A couple of months ago I had the opportunity to join a new mobile app development team. It has been really fun and interesting, but coming from a web development area, it has been quite challenging as well. One of the first things we focused on was setting up a CI build. We wanted to … Continue reading Continous integration with Xamarin, TeamCity and FAKE – Part 1 →
A couple of months ago I had the opportunity to join a new mobile app development team.
It has been really fun and interesting, but coming from a web development area, it has been quite challenging as well.
One of the first things we focused on was setting up a CI build. We wanted to create a new version at every check-in which could easily be distributed.
Thus, the overall focus of this series of posts will be setting up a CI build for Android and iOS Xamarin projects with TeamCity and FAKE.
I’ll split up the complete explanation into several blog posts.
Remark: The solution I will describe here is not something I invented myself. This has been a team effort so credits to all the colleagues on the team.
What do we want to achieve?
During development every check-in in source control should create a new package (an IPA or APK file) which users can then install. This will be the alpha version.
When the sprint is finished, we create a new branch in our source control system which will be our beta version from now on.
However, the test users should also be able to test the beta version without losing the alpha version on their phone. This means that the beta version should not overwrite the alpha version.
How can we achieve this?
We need to focus on the bundle ID. Both on Android and iOS the bundle ID mostly contains your company name and project ID.
This will be the ID for our production version but we need to create two other bundle IDs for our alpha and beta version.
This will allow side-by-side installation of the different build versions because the OS actually identifies this as three different apps.
The only downside of this approach is that you will have three apps with the exact same name and icon. This makes it very hard to identify which is the alpha, beta or production version.
One solution is to create a seperate icon for each version. We’ll get back to that later on.
What is the easiest way to quickly switch between these different versions?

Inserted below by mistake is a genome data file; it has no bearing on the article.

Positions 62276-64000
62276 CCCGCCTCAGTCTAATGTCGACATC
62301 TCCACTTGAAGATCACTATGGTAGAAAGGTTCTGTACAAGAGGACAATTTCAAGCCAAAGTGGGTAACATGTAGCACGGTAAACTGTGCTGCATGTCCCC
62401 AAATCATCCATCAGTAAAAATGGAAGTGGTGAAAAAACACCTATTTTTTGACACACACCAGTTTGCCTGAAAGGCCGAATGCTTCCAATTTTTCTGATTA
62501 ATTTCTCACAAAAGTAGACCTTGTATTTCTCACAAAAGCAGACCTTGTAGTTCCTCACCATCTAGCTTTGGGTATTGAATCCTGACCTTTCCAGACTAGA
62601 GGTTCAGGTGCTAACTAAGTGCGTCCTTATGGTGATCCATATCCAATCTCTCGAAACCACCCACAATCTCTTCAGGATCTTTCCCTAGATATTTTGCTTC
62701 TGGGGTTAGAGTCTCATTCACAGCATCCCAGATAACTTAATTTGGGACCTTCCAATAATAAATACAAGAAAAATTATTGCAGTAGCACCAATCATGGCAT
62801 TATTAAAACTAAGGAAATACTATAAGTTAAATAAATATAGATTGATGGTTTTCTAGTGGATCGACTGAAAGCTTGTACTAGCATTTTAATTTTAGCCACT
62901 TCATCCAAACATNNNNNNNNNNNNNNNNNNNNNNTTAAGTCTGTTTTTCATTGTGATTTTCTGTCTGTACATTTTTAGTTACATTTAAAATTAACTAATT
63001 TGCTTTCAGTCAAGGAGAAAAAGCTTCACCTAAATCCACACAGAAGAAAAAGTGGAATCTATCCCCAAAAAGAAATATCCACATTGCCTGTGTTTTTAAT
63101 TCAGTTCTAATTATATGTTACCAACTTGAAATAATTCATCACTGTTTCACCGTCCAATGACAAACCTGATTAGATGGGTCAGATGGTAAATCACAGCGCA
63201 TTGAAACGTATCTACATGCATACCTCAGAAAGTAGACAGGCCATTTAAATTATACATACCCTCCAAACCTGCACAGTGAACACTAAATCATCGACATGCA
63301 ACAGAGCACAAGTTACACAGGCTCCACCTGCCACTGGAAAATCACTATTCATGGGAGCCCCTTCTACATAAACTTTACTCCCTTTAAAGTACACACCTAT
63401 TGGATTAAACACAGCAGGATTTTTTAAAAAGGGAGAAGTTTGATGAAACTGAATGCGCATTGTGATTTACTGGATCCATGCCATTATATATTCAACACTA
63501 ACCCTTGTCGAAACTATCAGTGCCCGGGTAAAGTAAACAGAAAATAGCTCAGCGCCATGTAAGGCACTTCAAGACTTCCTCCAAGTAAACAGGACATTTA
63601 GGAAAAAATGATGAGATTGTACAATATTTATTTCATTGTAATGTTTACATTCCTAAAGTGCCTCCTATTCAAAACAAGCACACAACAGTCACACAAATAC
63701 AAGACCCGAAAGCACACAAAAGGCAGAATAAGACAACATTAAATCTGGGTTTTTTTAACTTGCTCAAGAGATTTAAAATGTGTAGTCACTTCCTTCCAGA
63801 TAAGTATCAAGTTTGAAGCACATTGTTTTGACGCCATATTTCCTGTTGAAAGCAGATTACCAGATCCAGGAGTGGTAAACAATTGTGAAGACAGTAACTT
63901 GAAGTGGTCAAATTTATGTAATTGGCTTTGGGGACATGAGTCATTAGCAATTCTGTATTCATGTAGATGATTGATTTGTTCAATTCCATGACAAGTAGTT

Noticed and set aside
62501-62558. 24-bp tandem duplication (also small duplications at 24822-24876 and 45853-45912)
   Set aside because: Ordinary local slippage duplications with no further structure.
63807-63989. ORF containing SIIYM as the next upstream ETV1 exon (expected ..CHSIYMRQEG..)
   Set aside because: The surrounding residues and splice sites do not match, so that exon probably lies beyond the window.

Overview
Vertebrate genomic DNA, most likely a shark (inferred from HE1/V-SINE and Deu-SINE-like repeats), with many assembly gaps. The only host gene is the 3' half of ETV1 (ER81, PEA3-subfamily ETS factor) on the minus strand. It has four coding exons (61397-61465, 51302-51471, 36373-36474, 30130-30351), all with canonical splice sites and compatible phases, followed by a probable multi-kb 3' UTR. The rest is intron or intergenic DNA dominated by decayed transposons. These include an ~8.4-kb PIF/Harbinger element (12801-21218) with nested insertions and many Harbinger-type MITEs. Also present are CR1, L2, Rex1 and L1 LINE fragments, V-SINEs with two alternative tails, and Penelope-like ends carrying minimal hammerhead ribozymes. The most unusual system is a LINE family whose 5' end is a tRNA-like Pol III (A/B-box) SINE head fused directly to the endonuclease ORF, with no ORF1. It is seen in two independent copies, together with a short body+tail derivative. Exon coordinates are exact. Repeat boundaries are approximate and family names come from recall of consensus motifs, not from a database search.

The solution we’ve choosen is a combination of different build configurations and MSBuild tasks.
You need to create a build configuration for the alpha version, one for the beta version and one for the store.
The naming of your build configurations is important as you will see later on.
Name your build configuration as follow and create one for AnyCPU, iPhone and iPhoneSimulator.
Make sure to configure each build configuration correctly. You don’t want to enable DEBUG symbols for your AppStore build configuration.
The next step is to determine the bundle ID based on the choosen build configuration.
This can be accomplished with custom MSBuild tasks.
I can’t show you any code but the idea is to create two MSBuild tasks.
One task is responsibly for determing the current build configuration and outputting the correct bundle ID.
The output of this MSBuild task is then used in the second MSBuild tasks which writes the bundle ID to the Info.plist file and/or Android manifest file.
At every compile the MSBuild tasks will now write the correct bundle ID.
In a next post we will use these build configurations in an build script with FAKE so we can setup a TeamCity alpha and beta configuration.
But what about a different icon for each release version?
You can use the same approach by creating an MSBuild task which copies the correct icon from a folder based on the choosen build configuration.
Next upcoming post: Creating a build script with FAKE
Fill in the form below and we’ll get back to you as soon as possible.Oops. You seem to have written your full name in invisible ink. Please enter it so we can read it. Oops. You seem to have written your company in invisible ink. Please enter it so we can read it. It seems your e-mail doesn’t exist. Please enter a real one so we can contact you. Oops. You seem to have written your telephone in invisible ink. Please enter it so we can read it. Sorry, we could not send the enquiry.